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It is well known that the scope of individual rights has expanded dramatically in the United States over the last half-century. Less well known is that other countries have experienced "rights revolutions" as well. Charles R. Epp argues that, far from being the fruit of an activist judiciary, the ascendancy of civil rights and liberties has rested on the democratization of access to the courts—the influence of advocacy groups, the establishment of governmental enforcement agencies, the growth of financial and legal resources for ordinary citizens, and the strategic planning of grass roots organizations. In other words, the shift in the rights of individuals is best understood as a "bottom up," rather than a "top down," phenomenon.
The Rights Revolution is the first comprehensive and comparative analysis of the growth of civil rights, examining the high courts of the United States, Britain, Canada, and India within their specific constitutional and cultural contexts. It brilliantly revises our understanding of the relationship between courts and social change.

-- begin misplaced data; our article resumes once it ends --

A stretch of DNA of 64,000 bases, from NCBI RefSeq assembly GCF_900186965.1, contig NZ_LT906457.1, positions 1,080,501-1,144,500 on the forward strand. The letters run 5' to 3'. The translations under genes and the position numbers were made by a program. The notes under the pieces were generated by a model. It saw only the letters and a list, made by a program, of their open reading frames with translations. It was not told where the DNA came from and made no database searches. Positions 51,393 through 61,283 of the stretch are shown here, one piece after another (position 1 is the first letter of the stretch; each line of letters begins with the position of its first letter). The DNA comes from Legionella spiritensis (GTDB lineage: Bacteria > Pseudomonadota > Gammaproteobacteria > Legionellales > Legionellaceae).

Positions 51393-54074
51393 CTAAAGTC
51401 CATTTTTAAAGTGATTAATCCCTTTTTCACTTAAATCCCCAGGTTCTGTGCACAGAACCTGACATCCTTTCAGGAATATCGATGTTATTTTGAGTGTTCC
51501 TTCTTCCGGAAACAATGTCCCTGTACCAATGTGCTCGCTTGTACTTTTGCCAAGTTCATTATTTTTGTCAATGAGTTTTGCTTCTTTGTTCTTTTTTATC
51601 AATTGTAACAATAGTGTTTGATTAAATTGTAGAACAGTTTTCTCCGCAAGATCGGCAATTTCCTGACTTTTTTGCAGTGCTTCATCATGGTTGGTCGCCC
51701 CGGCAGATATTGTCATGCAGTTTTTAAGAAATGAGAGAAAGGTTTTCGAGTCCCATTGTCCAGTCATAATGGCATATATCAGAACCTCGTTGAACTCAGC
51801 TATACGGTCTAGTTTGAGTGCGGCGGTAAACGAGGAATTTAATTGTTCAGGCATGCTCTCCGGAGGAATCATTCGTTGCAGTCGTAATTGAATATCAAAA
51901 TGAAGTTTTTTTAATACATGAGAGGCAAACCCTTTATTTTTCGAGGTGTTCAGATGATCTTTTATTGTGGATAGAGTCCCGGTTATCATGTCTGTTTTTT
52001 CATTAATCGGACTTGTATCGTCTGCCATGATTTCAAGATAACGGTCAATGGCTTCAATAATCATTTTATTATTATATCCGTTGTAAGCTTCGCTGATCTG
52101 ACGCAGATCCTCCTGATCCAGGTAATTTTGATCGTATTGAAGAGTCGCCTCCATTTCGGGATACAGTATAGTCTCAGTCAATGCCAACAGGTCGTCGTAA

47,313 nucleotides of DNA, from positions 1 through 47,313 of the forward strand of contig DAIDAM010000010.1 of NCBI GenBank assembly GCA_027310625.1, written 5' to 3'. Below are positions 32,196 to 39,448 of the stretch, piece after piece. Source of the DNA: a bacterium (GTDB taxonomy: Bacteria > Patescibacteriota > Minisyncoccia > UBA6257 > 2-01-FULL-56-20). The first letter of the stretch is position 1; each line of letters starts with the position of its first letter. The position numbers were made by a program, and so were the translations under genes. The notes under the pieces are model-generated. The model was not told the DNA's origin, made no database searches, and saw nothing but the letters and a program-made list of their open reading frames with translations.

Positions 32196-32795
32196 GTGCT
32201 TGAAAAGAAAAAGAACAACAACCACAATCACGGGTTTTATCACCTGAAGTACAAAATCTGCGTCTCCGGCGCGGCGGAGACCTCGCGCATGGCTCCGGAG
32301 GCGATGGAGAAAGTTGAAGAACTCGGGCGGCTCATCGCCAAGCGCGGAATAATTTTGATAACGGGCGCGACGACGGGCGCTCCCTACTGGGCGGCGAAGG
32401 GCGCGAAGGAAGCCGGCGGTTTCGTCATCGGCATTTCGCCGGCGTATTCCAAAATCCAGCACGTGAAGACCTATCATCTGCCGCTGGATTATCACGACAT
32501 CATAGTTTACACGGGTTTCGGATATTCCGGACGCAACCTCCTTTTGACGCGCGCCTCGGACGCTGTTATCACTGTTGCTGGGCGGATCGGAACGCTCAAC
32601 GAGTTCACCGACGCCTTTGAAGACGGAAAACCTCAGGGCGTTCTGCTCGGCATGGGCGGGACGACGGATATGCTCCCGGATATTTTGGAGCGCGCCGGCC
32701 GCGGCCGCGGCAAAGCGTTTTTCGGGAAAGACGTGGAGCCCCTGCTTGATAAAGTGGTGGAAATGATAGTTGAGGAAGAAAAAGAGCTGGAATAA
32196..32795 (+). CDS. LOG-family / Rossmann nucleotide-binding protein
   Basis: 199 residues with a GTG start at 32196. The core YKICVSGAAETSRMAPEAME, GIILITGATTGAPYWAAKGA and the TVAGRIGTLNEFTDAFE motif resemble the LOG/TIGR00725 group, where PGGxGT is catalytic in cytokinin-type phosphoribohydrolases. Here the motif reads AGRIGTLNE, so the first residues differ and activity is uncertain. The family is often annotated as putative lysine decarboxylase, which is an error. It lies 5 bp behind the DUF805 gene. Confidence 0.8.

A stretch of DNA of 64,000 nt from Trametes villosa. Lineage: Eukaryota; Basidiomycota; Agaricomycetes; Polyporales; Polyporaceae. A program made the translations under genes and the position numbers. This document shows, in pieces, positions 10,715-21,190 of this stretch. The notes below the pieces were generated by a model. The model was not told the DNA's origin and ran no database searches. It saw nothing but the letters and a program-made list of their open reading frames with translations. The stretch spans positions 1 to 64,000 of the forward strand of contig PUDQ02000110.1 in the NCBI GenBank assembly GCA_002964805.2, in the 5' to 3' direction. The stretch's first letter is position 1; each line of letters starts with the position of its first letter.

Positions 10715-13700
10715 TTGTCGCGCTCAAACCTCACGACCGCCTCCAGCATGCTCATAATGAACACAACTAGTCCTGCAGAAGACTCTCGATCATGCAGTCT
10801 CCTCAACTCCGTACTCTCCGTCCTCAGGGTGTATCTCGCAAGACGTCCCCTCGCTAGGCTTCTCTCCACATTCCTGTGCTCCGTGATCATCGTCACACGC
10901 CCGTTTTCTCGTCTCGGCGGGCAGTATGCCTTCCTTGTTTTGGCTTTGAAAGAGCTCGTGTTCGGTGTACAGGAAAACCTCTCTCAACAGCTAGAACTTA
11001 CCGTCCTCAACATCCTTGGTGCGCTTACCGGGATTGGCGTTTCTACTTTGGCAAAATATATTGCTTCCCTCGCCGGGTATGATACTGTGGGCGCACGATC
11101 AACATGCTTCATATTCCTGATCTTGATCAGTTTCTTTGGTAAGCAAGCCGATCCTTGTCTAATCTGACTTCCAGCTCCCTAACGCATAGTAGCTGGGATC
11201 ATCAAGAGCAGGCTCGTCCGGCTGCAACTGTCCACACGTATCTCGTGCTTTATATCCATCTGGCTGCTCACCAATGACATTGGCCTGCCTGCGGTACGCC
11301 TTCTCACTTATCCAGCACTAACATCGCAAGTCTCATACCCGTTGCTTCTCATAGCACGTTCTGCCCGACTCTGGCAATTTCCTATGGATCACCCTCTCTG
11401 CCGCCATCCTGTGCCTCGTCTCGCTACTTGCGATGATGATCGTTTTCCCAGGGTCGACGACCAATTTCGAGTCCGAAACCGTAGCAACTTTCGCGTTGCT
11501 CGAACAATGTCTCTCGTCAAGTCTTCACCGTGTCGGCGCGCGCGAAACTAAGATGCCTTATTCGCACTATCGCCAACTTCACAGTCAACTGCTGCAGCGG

List of Tables and Figures
2: The Conditions for the Rights Revolution: Theory
3: The United States: Standard Explanations for the Rights Revolution
4: The Support Structure and the U.S. Rights Revolution
5: India: An Ideal Environment for a Rights Revolution?
6: India's Weak Rights Revolution and Its Handicap
7: Britain: An Inhospitable Environment for a Rights Revolution?
8: Britain's Modest Rights Revolution and Its Sources
9: Canada: A Great Experiment in Constitutional Engineering
10: Canada's Dramatic Rights Revolution and Its Sources
11: Conclusion: Constitutionalism, Judicial Power, and Rights
App: Selected Constitutional or Quasi-Constitutional Rights Provisions for the United States, India, Britain, and Canada